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The Journey


January 1999

Its took more than month after horse accident before I was able to climb on the bike and stay in my trusty saddle for more than 3 hours per day. Along with the pains I was endlessly happy to be on the road again. All weak and spoiled from the warm hospital, I got sick again on the very first day of riding. Exhausted, with a high fever and bad cough again I had to stop and recover. The doctor said pneumonia. Time was speeding by. My Christmas in Ushuaia was further out of reach.

I was recuperating at a snails pace but I hadn't lost the hope of reaching the very end of South America by the end of the year. Even though many people understandably doubted it at the time.

The Peruvian border was a hell. When I checked with the Peruvian embassy in the United States I was told an entrance visa was not required for Slovene citizens. Period! Guaranteed! Well, the border crossing itself showed a different face: "...back to Ecuador and return with the visa..." was the suggestion of the female immigration officer (I can't remember ever getting anywhere with female bureaucrats...).

Of course, I complained and made a request to talk to the manager. I was hopping a man would show up. At the end of my repertoire of tricks, the tears convinced him and I got the transit visa for the boring ride throughout long coastal desert of Peru. And not to mention the traffic in Lima, the most terrifying traffic experience ever. So far anyway. It was a hell but somehow I made it.

Nicer faces of Peru were seen further south, in Nazca, Colca and Tulcan. In the last one, an excellent, old fashion dentist made me three fillings for just 100$. Great job, compared with some messy character in Connecticut, USA, charging me 350$ for job that still hurts after 5 months...

Once I was in Chile I couldn't stop thinking about a detour to Bolivia. I spent some great time on Lake Titicaca being hosted by renowned transoceanic balsa designer Paulino Esteban and his big family. It was nice but too short.

Fast travel through interesting Chile. "Do not believe him if he offers you cherries in December, girl...". I remembered an old, Slovene song. Without waiting for anybody I bought fresh, delicious cherries myself and enjoy privilege of consuming them in December. In Slovenia we eat them only in June.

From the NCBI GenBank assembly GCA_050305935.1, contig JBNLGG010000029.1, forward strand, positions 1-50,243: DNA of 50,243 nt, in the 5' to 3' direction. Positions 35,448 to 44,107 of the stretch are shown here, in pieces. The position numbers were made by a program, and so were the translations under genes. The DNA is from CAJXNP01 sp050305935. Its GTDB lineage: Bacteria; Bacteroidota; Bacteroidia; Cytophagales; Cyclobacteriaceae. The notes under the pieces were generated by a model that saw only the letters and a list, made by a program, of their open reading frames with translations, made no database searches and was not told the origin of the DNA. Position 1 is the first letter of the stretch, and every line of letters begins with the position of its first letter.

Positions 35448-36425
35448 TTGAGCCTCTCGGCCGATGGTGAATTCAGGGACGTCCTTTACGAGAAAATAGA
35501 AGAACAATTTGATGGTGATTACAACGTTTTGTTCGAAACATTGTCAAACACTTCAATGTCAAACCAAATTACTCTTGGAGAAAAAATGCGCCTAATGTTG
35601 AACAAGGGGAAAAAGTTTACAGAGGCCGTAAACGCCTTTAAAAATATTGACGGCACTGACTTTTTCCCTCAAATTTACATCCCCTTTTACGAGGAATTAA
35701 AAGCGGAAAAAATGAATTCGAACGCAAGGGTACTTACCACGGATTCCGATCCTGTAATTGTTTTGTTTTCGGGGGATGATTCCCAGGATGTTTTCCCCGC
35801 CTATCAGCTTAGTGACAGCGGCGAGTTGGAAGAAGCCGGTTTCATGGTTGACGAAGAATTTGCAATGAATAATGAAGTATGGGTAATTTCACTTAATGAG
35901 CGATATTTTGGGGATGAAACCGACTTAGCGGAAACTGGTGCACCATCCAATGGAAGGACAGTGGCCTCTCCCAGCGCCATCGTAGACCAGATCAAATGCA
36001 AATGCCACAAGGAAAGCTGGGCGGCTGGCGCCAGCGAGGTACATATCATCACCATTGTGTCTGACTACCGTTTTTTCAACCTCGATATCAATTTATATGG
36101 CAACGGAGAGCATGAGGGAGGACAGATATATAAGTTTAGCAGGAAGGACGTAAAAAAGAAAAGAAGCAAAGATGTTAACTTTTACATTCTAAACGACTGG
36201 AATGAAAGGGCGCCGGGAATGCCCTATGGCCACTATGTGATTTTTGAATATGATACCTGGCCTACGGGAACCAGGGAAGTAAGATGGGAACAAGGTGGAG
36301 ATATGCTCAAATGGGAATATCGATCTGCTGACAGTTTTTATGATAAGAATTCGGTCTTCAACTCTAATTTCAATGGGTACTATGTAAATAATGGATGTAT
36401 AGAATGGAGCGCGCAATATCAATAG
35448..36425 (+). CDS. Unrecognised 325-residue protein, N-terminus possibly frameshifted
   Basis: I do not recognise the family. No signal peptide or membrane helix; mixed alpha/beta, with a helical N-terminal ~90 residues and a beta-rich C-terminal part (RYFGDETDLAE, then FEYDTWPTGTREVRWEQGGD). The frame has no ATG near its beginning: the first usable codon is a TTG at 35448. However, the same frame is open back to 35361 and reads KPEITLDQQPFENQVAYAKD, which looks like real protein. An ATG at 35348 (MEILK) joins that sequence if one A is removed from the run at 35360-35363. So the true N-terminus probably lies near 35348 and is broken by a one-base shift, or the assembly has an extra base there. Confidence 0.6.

I made it from Bolivia to the most southern tip of South America in just seven days. The price was high: 3 crashes in last 2 days, 1 flat tire, 1 totally destroyed saddle bag, 1 broken screw at the bottom of a spring and for first time in my life I was nearly ready to drop everything and go home. Over 1000 km per day, more than 15 hours of riding daily, the Patagonian wind and gravel made me cry and curse (mostly at myself as the trip itself was my idea). I made it to Ushuaia on December 24th, ten minutes before eight in the morning.

Still in tears I parked the bike on top of the hill, overlooking the southernmost town in the world. Looking over a gorgeous chain of mountains and Beagle channel did not help. I cried some more. Only this time they were tears of joy.

Then the whole world changed it seemed, and everything started to work out for me: I found the mechanic, a spare screw, got a new tube to replace the old one, found someone who made me the new saddle bag. On top of that I met the guy who got all upset after hearing I had no plans for a Christmas dinner. He offered me an empty house as my temporary home and a festive dinner with his family. Since their ancestors were Italians, the food was perfect and close to the meal I would have enjoyed at home if I had been there to enjoy that, my favorite holiday.